Most of us connect to something via Bluetooth every day, whether it’s our HVAC systems, TVs, smartphones, fitness trackers or even our cars. By 2017, the average consumer will own at least five connected devices, according to Cisco’s 2013 Visual Networking Index, so it’s important to take a look at the security issues associated with Bluetooth now before it’s too late.
When it comes to wireless communication, we have to be careful about what we’re transmitting and who can receive it. Chances are, your devices are more discoverable than you think.
Have you ever noticed when you’re at a coffee shop or in a crowded area and you go to connect your wireless mouse to your laptop, you see a list of other, unfamiliar devices? These devices are “discoverable,” which means you can connect to them – and more importantly, so can hackers. The first step in protecting your information from cyber criminals is to set your devices to “undiscoverable” when you are not using their Bluetooth capabilities. Even better, turn your Bluetooth off completely if you can.
Without the proper protections, a skilled hacker can intercept your devices’ signals and uncover more about you than you think you’re revealing. Risks associated with Bluetooth typically fall under one of four categories: worms and viruses, bluebugging, bluesnarfing and backdoor hacking.
- Worms and viruses: A virus writer often builds malware specifically to attack mobile phones. The malware can spread via Bluetooth – as long as the device is set to “discoverable” – and is often hidden in the form of an app. (Tip: Delete any flashlight apps you’ve downloaded. Researchers found that the top 10 flashlight apps on the Google Play store are spying on users.)
- Bluesnarfing: Bluesnarfing exploits Bluetooth connections to steal information from the targeted device. A hacker wirelessly connects to your phone without your knowledge to access and download your phone’s contacts, calendar, pictures and other information.
- Bluebugging: With bluebugging, a hacker completely takes control of your smartphone using a wireless connection. He will often disguise himself as the device you’re looking to connect to, like your headphones. Once connected, he can access your contacts, place calls as you, listen in on calls, read your messages and emails and even track your location – all without you even knowing. It’s essentially as if they have a remote control for your phone.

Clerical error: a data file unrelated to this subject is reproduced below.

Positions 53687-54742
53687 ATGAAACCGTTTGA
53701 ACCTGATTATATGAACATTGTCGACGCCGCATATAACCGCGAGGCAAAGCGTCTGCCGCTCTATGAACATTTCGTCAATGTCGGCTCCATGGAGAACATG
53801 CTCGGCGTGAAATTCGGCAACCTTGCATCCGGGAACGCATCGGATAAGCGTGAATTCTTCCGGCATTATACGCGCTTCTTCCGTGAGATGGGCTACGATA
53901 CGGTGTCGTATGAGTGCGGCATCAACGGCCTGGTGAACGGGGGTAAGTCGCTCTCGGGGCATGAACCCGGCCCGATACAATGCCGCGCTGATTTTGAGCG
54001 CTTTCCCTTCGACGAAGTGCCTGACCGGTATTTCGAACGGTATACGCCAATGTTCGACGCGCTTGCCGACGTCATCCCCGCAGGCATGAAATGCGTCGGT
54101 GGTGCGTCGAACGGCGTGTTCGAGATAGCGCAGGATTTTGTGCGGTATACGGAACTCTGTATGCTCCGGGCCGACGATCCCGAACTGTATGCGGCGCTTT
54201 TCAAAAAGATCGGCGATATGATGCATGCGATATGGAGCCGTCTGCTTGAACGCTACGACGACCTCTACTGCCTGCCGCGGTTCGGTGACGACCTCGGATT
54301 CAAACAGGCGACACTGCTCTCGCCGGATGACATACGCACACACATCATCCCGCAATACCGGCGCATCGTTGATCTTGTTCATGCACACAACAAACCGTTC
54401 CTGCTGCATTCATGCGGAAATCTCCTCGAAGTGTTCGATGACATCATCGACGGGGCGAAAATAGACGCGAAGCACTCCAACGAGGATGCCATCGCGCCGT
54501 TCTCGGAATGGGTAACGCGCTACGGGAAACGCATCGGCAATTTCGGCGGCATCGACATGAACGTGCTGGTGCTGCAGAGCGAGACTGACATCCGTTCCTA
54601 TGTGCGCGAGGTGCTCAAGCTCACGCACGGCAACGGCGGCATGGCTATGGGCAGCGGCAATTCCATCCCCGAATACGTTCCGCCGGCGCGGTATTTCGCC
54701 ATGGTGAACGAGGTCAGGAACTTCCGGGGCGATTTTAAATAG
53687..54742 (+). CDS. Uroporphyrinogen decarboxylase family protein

- Backdoor hacking: A hacker can create a backdoor to your device, giving him total access to your device. One way he does this is by creating a fake wireless access point (WAP) that looks like the “free wireless” network you intended to connect to (i.e. he can create a fake WAP called “Starbucks Wireless Network” to trick Starbucks customers into sending information over an unsecure network). This is a big reason why to avoid connecting to public Wi-Fi at all costs.
Now that you know the risks, how do you know if your phone or device is secure? We’ll start with the basics. There are four Bluetooth standards that all Bluetooth-enabled devices adhere to: levels one, two, three and four.
- Devices with level one security talk to each other without authentication, which means anyone can intercept your data. So someone could listen in on your call if you’re using Bluetooth-enabled headphones or ear buds with low security.
- Level two is a bit more secure, as it asks for authentication and acknowledgement when you pair devices. The problem is that they pair before they authenticate, leaving a window where hackers can get in.
- With level three, your Bluetooth devices authenticate before they pair, which closes the window left open in level two.
- The most secure level, level four, is similar to level three, but uses a stronger authentication protocol, which leads to a more secure connection.
While it’s hard to know what level your device is using, typically the older the device, the lower the level and the less secure. Even with a level four device, security is always a risk. Here are some additional ways to protect your Bluetooth-enabled devices:
- The best protection against hackers is simply turning Bluetooth off when you’re not using it. When you do have to turn it on, make sure your devices are set to “non discoverable.”
- Wireless headsets and ear buds are particularly vulnerable to exploitation, so I always advise choosing models with signal encryption.
- Manufacturers release patches or updates to address threats and correct weaknesses – make sure to take advantage of these updates by downloading and installing them regularly. They are often available from the manufacturer’s website.
- Maintain physical control of Bluetooth-enabled devices at all times and remove lost or stolen devices from your paired device lists immediately.
From speaker volume to home security systems, we can practically control anything from our smartphones. And our lives are only getting more connected. Keep intruders out by taking the proper protocols in increasing your devices’ security.